For the critics

Although internationally austerity measures taken in Lithuania (Latvia and Estonia)  was hailed as a good example of crisis management( Paul Krugman and Christine Lagarde praised the austerity measures in three Baltic states) many people I know, who take  keen interest in economics,  disagree with such statements. In their view years of economic indiscipline, which preceded the crisis and the tought years that followed are all products of flawed government policies. For example critics often point at inability to cope with budget and trade imbalances as a reason for financial default, however I don’t believe this judgment is entirely valid. In my view, broader social factors contributed to the severity of recession.

Lithuania before the financial collapse was a rapidly developing economy, very dependant on international capital inflows. Source 1 clearly illustrates that in the boom years borrowing from abroad was getting out of hand, however government responded by attempting to restrain credit growth unfortunately it failed and in 06 an 07 deficit continued to increase. I believe policies were ineffective simply because public refused to comply with them. At the time Lithuanians were very optimistic about the future. Property boom, which started in 2000 and the excessive borrowing clearly indicate that. Consequently, enormous trade deficit put Lithuania into vulnerable position making it unprepared for impending financial shock, although certain measures were taken to improve the situation public refused to support them.

Source 1: Eurostat


In 2009 New york times published a tear jerking article on the effects of fiscal consolidation in Lithuania. In it multiple citizens shared their stories how tax increases and spending cuts are pushing them into despair.  Compare these terrible experiences to those of Estonians. In their country government managed to balance the budget with limited effects on the domestic life of its citizens. This is another example critics like to use to stress the fact that austerity measures in Lithuania were ineffective considering the negative effects they had on society and the fact that Lithuania unlike Estonia failed to reach the desired balance  as illustrated by source 2. I disagree with this point. It would be wrong to put a blame on austerity measures when broader social factors like corruption and tax evasion played a role in undermining the budget.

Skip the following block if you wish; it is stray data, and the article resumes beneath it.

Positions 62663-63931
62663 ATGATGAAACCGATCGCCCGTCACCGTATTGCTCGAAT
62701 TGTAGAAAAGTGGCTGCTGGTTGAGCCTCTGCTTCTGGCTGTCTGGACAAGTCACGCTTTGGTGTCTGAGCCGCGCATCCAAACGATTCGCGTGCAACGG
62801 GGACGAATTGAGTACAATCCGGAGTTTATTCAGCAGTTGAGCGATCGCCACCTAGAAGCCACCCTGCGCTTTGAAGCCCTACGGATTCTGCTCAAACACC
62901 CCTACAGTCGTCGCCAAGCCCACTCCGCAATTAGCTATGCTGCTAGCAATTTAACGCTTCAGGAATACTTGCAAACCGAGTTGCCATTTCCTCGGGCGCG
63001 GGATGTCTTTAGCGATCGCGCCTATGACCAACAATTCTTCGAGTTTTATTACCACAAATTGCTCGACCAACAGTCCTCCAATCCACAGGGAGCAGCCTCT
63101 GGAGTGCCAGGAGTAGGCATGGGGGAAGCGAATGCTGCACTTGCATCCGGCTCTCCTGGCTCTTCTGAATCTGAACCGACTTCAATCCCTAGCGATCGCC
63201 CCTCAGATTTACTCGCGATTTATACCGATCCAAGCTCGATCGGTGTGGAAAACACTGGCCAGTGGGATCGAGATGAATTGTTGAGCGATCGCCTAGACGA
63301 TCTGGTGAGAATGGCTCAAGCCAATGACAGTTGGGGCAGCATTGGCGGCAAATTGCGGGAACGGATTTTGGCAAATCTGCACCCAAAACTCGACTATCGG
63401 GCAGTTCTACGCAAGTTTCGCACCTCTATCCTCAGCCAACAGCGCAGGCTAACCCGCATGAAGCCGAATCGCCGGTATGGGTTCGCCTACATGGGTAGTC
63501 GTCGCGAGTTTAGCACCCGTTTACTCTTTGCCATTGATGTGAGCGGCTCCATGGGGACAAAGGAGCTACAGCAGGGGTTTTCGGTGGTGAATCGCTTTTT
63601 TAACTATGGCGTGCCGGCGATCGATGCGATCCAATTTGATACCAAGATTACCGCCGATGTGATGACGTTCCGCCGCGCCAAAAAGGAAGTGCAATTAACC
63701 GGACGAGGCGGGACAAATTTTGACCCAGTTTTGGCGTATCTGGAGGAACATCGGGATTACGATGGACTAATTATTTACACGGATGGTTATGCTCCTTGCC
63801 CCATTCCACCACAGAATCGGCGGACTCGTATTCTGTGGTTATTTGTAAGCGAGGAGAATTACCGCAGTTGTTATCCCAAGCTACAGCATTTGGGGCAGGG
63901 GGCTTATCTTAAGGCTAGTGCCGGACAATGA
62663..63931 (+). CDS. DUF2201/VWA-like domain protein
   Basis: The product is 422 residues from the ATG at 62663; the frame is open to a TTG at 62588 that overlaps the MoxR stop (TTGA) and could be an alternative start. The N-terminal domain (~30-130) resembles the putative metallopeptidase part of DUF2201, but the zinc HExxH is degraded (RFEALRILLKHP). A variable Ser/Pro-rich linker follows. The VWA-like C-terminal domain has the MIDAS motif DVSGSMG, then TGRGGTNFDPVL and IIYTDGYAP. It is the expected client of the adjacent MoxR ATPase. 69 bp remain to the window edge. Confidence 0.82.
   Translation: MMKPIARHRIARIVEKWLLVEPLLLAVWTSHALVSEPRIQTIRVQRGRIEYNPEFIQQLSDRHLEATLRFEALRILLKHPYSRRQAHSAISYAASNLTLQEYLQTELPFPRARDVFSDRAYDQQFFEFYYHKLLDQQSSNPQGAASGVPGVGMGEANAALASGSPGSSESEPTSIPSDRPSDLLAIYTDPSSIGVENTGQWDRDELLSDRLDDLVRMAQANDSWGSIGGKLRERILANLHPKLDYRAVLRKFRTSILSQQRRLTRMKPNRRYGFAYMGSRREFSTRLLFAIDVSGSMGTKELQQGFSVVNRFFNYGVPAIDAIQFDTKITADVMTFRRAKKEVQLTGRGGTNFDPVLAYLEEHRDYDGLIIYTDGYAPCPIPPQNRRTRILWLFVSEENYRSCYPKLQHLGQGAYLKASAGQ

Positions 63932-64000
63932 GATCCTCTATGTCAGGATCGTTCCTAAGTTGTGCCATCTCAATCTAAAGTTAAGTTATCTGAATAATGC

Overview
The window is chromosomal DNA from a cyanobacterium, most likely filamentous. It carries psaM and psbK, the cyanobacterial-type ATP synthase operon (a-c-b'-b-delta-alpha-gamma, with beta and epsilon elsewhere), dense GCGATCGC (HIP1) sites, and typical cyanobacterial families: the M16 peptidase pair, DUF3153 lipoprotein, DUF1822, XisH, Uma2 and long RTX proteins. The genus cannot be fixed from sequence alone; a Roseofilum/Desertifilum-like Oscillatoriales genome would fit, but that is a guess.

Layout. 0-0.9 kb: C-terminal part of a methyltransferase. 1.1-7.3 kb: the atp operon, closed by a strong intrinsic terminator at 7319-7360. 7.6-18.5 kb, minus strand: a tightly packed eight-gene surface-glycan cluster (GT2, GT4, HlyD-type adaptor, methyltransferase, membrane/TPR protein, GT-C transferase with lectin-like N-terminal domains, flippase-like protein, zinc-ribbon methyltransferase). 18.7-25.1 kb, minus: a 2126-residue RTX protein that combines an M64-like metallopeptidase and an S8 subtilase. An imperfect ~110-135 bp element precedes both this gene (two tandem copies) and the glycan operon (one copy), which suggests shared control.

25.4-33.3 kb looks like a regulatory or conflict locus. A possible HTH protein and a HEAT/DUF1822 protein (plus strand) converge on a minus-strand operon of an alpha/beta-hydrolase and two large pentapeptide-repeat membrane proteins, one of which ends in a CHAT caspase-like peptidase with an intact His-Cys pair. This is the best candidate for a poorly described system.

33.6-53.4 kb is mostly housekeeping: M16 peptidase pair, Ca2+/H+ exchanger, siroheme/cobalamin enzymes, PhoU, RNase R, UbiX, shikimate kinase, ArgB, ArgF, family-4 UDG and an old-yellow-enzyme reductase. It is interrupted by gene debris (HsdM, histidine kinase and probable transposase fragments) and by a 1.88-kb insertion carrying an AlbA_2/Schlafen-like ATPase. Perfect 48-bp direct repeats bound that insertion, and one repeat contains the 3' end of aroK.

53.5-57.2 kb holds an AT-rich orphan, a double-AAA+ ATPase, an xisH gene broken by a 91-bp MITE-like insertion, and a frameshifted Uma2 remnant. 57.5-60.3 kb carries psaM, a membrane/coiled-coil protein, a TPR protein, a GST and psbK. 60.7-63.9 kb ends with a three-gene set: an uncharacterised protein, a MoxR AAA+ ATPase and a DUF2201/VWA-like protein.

Source 2:Eurostat


it is no secret that this country is plagued by corruption, various international organizations (like transparency international) rate Lithuania among the worst cases in European Union. How does it affect our budget?  Bribery or fraud reduces revenue and funds available to the government. K S Kibet in his article established private investment equation, which indicates that increase of budget deficit taking high corruption into account leads to decrease in private investment, suggesting that if corruption decreased there would be more funds available to the private sector, this would lead to more public resources and finally less pressure on the budget. Reported cases of corruption increased during the crisis( according to European Research Centre)

Finally,I mentioned tolerance towards taxation as an issue. Lithuanians always complain about having to drag around enormous tax burden, naturally some  refuse to bother and simply choose to evade tax payments. This fact is reflected in statistics, according to source 4 Lithuanians and Latvians cheat more compared to citizens of Estonia.

Source 4: European Values Study 2008


To conclude, I do not resent austerity measures taken in Lithuania, from economic point  of view government more or less did what it had to do, but it was not enough in the face of mounting social pressures like increasing corruption, tax evasion during the crisis and reluctance to comply with more restrictive measures during the boom years. In my view these problems made recession worse by stopping the attempts to improve the situation.


Leave a Reply

Fill in your details below or click an icon to log in: Logo

You are commenting using your account. Log Out /  Change )

Google+ photo

You are commenting using your Google+ account. Log Out /  Change )

Twitter picture

You are commenting using your Twitter account. Log Out /  Change )

Facebook photo

You are commenting using your Facebook account. Log Out /  Change )


Connecting to %s